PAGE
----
What Your Doctor Wants You to Know About Cauda Equina Syndrome

What Your Doctor Wants You to Know About Cauda Equina Syndrome
What Your Doctor Wants You to Know About Cauda Equina Syndrome

Cauda equina syndrome is a rare, but very serious disorder that requires immediate treatment. It can occur in patients who have back pain caused by other medical conditions. If you’re a patient of a back doctor in Miami, ask him or her about whether you should be concerned about cauda equina syndrome, and which symptoms indicate a need for emergency care. woman suffering from back pain

What It Is

The lower spine, or the lumbar region, features a bundle of nerves called the cauda equina. It’s located just beneath the spinal cord. These nerves do the important job of providing motor function and sensory capabilities to the bladder and legs. Cauda equina syndrome occurs when the bundle of nerves becomes compressed. This disrupts sensation and motor control of the lower body.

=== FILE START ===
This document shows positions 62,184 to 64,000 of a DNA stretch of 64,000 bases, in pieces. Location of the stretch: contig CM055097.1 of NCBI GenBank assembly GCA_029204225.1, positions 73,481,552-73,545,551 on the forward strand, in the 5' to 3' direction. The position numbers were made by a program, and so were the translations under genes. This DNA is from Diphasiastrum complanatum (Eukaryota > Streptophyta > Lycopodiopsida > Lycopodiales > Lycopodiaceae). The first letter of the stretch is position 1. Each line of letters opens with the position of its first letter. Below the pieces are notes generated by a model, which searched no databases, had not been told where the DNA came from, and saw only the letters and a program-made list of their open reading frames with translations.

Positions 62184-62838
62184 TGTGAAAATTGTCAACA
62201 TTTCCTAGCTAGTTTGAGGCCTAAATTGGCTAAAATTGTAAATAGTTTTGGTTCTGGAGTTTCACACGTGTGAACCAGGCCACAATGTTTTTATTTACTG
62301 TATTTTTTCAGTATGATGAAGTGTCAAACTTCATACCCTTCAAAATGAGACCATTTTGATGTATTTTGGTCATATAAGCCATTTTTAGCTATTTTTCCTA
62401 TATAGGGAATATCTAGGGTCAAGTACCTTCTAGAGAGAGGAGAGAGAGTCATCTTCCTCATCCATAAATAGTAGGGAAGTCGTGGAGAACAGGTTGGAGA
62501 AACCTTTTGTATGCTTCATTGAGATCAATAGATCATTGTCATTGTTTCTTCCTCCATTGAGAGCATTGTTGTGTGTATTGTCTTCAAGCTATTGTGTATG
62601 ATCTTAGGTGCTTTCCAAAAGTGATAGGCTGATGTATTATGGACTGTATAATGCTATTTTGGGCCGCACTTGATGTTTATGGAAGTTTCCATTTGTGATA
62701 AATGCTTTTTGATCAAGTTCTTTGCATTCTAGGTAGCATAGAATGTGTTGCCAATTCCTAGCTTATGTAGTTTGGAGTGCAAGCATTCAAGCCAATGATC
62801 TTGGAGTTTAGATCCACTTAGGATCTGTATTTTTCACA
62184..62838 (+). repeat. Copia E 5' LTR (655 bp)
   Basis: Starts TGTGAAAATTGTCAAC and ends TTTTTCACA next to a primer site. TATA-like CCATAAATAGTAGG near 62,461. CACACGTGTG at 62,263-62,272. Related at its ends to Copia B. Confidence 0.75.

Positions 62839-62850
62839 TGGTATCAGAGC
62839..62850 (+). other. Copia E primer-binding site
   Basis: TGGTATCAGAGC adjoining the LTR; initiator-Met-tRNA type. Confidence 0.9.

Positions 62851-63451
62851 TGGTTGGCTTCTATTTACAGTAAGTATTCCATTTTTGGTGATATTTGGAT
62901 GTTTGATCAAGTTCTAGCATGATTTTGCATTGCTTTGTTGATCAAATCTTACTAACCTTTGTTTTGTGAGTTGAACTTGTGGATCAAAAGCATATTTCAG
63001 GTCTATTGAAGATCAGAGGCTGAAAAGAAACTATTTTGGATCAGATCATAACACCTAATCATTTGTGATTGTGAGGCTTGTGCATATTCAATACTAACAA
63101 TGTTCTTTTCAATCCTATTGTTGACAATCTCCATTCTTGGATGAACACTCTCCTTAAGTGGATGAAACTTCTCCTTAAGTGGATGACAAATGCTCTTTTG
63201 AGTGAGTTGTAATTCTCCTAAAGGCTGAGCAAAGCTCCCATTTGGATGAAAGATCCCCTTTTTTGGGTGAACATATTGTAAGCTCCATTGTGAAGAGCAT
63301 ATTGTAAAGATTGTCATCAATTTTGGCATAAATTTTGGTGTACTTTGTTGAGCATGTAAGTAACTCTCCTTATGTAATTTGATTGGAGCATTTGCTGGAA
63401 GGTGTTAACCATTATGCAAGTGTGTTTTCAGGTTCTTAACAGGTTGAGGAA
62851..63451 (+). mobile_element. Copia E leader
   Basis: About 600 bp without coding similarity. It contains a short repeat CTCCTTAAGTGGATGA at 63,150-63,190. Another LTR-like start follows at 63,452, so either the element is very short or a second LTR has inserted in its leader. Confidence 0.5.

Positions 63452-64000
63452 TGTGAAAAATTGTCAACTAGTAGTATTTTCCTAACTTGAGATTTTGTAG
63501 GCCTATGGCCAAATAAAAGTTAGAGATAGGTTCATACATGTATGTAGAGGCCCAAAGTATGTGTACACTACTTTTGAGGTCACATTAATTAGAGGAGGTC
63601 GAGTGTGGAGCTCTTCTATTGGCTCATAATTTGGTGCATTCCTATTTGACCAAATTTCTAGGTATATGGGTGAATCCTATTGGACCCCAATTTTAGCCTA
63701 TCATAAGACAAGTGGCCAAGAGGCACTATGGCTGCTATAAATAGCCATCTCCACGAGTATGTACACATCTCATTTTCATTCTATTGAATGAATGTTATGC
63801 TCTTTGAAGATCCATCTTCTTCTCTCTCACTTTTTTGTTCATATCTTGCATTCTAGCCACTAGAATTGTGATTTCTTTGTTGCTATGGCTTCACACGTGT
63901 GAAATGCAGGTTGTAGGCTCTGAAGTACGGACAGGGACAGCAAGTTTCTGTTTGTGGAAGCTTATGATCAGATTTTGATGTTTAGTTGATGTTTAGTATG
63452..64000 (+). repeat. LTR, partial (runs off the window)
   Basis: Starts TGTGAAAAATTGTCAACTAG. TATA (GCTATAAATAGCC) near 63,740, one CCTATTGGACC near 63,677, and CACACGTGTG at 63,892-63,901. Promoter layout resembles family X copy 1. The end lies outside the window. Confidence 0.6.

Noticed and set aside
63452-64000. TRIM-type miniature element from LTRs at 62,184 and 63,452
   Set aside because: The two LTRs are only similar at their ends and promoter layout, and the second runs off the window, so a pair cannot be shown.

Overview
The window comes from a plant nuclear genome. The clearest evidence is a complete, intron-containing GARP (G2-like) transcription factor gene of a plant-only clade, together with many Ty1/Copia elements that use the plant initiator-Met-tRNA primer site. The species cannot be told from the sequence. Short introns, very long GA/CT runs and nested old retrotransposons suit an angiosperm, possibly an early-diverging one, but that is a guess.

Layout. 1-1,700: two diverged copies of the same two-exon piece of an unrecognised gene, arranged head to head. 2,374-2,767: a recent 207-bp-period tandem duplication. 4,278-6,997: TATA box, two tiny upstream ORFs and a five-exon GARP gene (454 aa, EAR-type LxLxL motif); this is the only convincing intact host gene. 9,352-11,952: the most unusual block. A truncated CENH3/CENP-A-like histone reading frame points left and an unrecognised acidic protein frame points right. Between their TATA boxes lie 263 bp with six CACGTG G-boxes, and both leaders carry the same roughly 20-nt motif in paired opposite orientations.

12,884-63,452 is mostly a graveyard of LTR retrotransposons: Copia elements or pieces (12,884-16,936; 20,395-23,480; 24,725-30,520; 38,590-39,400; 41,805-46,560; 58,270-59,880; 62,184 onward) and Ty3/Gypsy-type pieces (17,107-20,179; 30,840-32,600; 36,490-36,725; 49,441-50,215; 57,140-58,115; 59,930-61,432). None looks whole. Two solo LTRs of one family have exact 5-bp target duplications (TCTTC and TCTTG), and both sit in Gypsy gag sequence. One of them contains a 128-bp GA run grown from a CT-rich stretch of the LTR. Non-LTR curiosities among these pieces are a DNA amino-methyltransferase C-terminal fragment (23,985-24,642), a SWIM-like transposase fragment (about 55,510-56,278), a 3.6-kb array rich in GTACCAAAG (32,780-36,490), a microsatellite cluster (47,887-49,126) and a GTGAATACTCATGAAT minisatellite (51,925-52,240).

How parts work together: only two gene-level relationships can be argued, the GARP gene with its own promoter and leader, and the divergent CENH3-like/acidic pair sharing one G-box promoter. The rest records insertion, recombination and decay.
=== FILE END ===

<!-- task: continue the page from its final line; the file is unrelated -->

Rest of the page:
What Causes It

Spinal stenosis is one of the possible causes of cauda equina syndrome. This disorder may also be the result of a spinal infection, tumor, or vertebral fracture. In most cases, a herniated disc of the lumbar region is the culprit.

Which Symptoms Occur

Emergency care is needed for cauda equina syndrome. It’s generally indicated by severe lower back pain and bladder dysfunction, such as the loss of bladder control or urinary retention. Other symptoms include:

  • The loss of sensation in both legs
  • Weakness and difficulty walking
  • Inhibition or loss of reflexes
  • Saddle anesthesia

Saddle anesthesia affects the areas of the body that would make contact with a saddle if you were to ride a horse. In these areas, cauda equina syndrome causes the inability to feel anything. If you don’t undergo emergency surgery to relieve the compression quickly enough, you could become permanently disabled. Among its potentially permanent complications, cauda equina syndrome can cause the loss of bladder control, impaired bowel control, loss of sexual sensation, and permanent paralysis.

How It’s Treated

The only treatment available for cauda equina syndrome is emergency decompression surgery. The goal of the spine surgery is to correct whatever anatomical problem is causing the pressure on the nerve bundle.

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